After careful consideration of the evidence and of the post-hearing briefs of the parties I conclude that the Respondent committed an unfair labor practice in violation of § 7116(a)(1) and (5) of the Statute by requiring AIC's to submit weekly rather than monthly reports on the progress of their audits without providing the Union with advance notice and affording it an opportunity to bargain over the impact and implementation of the change.

Accordingly, I recommend that the Authority adopt the following Order:


ORDER

Pursuant to § 2423.41(c) of the Authority's Rules and Regulations and § 7118 of the Federal Service Labor-Management Relations Statute, it is hereby ordered that the U.S. Department of Homeland Security, Border and Transportation Security Directorate, Bureau of Customs and Border Protection, shall:

1. Cease and desist from:

(a) Refusing to bargain upon request with the National Treasury Employees Union concerning the requirement that Auditors in Charge submit weekly reports as to the status of audits assigned to their teams.

(b) Interfering with, restraining or coercing its employees in the exercise of their rights assured by the Federal Service Labor-Management Relations Statute.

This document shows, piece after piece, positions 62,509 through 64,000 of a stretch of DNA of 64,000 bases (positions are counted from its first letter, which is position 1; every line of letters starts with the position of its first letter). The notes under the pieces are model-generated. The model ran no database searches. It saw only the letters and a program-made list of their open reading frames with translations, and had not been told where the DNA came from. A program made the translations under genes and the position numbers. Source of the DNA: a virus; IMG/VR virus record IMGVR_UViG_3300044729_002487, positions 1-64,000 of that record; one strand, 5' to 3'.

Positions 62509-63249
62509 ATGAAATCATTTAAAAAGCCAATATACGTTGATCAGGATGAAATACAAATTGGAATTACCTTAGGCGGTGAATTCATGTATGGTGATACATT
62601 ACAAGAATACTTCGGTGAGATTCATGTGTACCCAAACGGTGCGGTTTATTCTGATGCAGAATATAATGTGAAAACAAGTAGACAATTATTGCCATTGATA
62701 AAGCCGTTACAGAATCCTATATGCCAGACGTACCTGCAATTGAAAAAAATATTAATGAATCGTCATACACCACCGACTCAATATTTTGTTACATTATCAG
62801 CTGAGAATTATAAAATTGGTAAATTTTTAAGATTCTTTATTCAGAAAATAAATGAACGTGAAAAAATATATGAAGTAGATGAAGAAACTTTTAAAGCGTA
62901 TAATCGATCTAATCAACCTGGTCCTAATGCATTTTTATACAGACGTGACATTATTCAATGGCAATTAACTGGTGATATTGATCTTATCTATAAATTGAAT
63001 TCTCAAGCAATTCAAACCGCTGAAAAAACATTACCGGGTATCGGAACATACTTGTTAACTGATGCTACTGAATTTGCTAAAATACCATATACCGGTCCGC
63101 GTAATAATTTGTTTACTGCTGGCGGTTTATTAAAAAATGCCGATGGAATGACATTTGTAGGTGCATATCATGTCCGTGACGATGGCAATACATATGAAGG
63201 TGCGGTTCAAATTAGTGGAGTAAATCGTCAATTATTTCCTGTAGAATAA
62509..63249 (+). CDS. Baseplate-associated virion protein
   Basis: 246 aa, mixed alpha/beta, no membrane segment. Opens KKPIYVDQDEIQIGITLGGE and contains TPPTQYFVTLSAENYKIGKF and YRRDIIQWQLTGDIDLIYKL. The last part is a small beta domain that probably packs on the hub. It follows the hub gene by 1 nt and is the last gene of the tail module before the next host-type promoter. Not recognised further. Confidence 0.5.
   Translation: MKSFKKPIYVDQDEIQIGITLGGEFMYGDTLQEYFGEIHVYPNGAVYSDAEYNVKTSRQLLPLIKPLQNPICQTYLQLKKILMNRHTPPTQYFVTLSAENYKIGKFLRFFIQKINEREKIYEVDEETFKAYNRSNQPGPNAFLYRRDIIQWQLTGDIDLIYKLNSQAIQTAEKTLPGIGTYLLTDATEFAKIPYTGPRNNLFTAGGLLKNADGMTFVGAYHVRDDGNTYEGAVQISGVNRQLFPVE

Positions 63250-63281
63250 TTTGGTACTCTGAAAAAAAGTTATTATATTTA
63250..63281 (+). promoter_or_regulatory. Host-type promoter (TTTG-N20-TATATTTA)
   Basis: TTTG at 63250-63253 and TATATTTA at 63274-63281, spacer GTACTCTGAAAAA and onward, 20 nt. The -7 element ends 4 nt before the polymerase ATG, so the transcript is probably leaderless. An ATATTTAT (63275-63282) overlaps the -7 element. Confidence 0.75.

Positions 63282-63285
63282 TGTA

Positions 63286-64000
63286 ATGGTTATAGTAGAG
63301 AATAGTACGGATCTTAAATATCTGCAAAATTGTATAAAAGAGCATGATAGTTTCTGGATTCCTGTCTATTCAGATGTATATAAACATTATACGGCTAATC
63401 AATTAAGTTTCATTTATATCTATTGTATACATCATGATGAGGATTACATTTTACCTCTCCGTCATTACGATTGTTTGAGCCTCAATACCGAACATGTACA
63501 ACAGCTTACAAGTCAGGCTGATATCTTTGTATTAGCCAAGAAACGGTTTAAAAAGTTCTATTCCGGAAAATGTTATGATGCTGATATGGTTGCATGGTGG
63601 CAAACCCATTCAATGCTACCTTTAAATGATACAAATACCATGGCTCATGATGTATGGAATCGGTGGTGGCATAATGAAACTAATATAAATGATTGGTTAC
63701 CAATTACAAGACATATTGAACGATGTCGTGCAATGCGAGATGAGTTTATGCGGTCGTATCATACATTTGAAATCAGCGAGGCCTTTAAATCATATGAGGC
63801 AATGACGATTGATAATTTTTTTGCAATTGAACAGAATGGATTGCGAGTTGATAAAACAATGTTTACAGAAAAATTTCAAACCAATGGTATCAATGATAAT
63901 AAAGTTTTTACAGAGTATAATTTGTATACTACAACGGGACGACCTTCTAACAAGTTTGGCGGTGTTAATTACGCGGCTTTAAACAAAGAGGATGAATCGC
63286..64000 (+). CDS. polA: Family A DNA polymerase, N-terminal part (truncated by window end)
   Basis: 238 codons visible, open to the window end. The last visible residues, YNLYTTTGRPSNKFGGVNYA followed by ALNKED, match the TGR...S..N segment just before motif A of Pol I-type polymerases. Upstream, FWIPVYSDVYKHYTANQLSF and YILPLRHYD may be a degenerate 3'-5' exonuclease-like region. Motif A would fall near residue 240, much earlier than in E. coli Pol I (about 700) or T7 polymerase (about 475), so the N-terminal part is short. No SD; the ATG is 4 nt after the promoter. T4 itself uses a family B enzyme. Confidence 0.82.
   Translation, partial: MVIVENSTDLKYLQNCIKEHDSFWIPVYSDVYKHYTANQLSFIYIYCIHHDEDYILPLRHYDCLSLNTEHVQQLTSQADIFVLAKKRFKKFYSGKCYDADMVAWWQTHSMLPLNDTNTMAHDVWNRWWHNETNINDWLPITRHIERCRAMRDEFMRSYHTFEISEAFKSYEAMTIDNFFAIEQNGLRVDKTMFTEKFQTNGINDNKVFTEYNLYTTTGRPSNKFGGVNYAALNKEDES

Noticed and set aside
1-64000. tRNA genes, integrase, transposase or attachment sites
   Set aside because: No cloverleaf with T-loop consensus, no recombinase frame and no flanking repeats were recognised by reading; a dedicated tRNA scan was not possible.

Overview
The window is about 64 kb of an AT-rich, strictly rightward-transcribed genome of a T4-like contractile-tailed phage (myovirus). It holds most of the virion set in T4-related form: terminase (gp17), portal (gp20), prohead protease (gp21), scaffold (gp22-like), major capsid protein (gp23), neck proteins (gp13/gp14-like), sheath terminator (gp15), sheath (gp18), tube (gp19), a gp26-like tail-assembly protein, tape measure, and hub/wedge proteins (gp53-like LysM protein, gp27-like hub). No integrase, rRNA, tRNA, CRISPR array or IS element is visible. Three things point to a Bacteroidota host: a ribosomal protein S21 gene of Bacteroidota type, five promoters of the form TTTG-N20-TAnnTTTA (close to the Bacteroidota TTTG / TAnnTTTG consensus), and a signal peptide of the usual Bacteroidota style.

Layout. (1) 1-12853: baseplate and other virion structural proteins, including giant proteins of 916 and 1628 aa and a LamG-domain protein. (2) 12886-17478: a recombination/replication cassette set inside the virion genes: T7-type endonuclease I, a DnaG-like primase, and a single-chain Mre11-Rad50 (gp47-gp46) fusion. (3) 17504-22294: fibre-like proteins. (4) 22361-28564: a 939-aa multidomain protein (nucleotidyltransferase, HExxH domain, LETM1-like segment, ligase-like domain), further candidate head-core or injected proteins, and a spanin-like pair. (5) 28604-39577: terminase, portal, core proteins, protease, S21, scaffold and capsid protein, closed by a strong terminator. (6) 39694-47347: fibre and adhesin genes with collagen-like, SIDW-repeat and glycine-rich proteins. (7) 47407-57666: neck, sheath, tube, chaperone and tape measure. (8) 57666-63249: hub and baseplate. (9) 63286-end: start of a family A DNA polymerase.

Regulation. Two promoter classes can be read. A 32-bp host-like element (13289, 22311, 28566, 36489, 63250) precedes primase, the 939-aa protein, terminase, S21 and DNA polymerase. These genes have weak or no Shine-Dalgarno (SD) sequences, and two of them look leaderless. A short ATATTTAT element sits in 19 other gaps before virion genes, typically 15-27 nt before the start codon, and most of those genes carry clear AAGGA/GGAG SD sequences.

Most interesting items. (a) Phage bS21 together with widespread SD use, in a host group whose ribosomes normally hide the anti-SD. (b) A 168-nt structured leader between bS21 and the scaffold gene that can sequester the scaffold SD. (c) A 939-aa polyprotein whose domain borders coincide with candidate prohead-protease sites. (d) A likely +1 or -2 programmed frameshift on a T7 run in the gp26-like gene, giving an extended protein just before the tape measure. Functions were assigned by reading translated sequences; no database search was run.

2. Take the following affirmative action in order to effectuate the purposes and policies of the Federal Service Labor-Management Relations Statute:

(a) Bargain upon request with the National Treasury Employees Union concerning the requirement that Auditors in Charge submit weekly reports as to the status of audits assigned to their teams.

(b) Post at all locations to which bargaining unit members are assigned copies of the attached Notice on forms to be furnished by the Federal Labor Relations Authority. Upon receipt of such forms they shall be signed by the Director of the Regulatory Audit Division and shall be posted and maintained for 60 consecutive days thereafter in conspicuous places, including all bulletin boards and other places where notices to employees are customarily posted. Reasonable steps shall be taken to ensure that such notices are not altered, defaced or covered by any other material.

(c) Pursuant to § 2423.41(e) of the Rules and Regulations of the Authority, notify the Regional Director of the Washington Regional Office, Federal Labor Relations Authority, in writing, within 30 days of the date of this Order, as to what steps have been taken to comply.

Issued, Washington, DC, June 19, 2003

PAUL B. LANG

Administrative Law Judge